<!-- Key/value pairs can be stored, retrieved, and deleted from named existing maps by configuring this policy by specifying PUT, GET, or DELETE operations --> <!-- mapIdentifier refers to the name of the key value map --> <KeyValueMapOperations mapIdentifier="ES5Credentials" async="true" continueOnError="false" enabled="true" xmlns="http://www.sap.com/apimgmt"> <!-- PUT stores the key value pair mentioned inside the element --> <Get assignTo="private.username"> <Key> <Parameter>ES5User</Parameter> </Key> </Get> <Get assignTo="private.password"> <Key> <Parameter>ES5Pass</Parameter> </Key> </Get> <!-- the scope of the key value map. Valid values are environment, organization, apiproxy and policy --> <Scope>environment</Scope> </KeyValueMapOperations>
This policy is creating an internal variable called “username” and “password” with the private flag to denote that this is coming from the encrypted data store, from the entries defined in the myES5Credential KVM step.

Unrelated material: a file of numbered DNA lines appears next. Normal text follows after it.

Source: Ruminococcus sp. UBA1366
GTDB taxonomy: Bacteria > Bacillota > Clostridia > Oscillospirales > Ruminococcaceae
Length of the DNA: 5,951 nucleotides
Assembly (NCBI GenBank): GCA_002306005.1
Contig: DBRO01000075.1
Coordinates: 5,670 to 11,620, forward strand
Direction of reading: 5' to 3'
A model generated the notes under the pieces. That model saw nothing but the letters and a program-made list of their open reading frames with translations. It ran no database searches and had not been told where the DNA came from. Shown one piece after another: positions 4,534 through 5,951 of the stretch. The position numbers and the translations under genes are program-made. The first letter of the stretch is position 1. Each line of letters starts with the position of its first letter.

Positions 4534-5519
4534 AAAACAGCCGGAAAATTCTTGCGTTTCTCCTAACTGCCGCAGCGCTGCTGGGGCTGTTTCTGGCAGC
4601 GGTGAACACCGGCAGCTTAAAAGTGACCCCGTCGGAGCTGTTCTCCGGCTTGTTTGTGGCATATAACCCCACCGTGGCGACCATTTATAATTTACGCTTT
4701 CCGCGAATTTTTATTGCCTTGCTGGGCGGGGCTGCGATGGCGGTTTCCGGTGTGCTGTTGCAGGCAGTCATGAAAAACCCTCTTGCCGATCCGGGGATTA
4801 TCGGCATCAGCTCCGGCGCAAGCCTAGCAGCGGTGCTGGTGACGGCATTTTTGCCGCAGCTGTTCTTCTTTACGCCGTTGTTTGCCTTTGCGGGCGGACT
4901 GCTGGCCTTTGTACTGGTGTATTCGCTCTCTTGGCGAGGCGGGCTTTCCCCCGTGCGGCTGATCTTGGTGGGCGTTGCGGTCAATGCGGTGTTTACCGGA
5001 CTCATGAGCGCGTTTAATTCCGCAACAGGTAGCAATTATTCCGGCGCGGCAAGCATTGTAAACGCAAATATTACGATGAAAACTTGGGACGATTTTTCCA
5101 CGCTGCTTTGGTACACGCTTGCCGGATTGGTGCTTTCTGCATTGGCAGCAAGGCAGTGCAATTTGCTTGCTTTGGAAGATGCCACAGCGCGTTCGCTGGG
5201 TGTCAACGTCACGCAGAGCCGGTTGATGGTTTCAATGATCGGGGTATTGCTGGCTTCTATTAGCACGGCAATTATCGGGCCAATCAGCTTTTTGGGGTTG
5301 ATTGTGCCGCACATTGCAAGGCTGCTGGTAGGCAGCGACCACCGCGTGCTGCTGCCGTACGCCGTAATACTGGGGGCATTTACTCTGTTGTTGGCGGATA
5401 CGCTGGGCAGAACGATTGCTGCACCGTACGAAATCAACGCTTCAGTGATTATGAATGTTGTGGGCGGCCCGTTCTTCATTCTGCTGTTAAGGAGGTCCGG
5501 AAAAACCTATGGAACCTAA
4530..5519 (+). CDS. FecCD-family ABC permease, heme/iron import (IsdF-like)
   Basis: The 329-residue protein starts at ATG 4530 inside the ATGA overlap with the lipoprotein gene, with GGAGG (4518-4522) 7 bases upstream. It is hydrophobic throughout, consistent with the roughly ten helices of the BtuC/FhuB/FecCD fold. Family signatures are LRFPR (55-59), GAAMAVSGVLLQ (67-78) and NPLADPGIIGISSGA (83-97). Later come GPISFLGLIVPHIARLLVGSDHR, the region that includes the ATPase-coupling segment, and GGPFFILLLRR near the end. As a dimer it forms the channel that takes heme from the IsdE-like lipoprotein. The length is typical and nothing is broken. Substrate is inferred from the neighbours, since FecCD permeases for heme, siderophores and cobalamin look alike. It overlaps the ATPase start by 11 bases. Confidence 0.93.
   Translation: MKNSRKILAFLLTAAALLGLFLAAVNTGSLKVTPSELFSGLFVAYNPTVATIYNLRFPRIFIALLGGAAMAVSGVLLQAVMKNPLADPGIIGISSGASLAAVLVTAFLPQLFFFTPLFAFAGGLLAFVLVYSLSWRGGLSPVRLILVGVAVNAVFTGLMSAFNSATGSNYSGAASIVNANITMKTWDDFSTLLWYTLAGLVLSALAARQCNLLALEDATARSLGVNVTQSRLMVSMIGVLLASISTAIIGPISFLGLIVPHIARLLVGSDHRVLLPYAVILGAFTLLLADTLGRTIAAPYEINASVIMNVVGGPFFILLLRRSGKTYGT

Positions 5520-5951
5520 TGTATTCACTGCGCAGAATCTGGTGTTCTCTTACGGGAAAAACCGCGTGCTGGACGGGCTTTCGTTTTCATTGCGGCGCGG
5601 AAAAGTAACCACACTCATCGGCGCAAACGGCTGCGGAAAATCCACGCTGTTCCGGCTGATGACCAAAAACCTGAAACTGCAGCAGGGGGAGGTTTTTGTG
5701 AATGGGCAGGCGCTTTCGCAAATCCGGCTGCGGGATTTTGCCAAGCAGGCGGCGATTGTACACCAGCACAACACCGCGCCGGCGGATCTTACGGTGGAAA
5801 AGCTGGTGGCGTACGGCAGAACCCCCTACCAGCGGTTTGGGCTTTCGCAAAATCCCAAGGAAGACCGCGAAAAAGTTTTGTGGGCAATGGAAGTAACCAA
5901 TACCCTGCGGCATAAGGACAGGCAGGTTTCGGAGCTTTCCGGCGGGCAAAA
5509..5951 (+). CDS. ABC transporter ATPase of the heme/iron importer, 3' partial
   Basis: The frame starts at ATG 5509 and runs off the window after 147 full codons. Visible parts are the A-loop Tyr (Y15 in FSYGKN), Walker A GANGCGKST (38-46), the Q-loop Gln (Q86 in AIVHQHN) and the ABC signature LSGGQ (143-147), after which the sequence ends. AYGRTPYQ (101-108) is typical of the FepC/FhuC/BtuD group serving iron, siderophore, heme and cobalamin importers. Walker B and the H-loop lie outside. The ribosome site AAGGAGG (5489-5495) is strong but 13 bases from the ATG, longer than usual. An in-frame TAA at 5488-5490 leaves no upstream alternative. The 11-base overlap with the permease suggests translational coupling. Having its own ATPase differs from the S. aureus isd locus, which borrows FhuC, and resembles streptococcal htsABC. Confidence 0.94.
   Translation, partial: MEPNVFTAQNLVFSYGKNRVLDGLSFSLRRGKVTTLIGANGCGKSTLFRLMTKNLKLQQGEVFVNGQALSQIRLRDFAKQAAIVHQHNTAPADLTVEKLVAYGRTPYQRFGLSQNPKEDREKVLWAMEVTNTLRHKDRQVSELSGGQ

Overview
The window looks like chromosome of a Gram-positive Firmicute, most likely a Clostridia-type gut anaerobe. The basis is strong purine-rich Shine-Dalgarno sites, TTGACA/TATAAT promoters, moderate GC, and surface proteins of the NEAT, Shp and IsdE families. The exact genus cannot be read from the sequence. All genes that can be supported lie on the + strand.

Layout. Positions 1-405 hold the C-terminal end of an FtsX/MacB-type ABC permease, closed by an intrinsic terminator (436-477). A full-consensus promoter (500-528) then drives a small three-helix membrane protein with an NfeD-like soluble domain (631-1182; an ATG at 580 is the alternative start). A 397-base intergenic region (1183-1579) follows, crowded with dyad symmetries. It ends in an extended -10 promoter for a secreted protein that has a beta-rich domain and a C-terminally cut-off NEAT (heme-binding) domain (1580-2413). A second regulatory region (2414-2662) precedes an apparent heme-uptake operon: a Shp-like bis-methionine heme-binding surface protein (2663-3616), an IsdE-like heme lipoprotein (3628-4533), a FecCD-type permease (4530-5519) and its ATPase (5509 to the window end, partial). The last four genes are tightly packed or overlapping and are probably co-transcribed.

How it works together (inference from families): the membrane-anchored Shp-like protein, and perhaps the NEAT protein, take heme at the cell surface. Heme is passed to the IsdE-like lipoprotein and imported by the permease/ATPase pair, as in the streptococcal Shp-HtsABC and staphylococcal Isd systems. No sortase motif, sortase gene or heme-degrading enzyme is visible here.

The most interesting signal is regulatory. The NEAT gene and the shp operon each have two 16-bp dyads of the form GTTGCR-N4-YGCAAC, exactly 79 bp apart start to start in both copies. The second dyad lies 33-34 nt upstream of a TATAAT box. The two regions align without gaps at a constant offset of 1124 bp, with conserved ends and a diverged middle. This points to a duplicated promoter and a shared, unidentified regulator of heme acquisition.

Adding Basic Authentication Policy
On the right hand side, scroll to the Policies list to Security Policies, and click the + symbol next to Basic Authentication to add the Auth Policy. This policy will be generating an encoded Header containing the User Credentials to be passed with the request to the backend.
In the Add Policy Wizard enter the following information and then click Add:
Select the newly created Basic Authentication policy and replace the code with the following: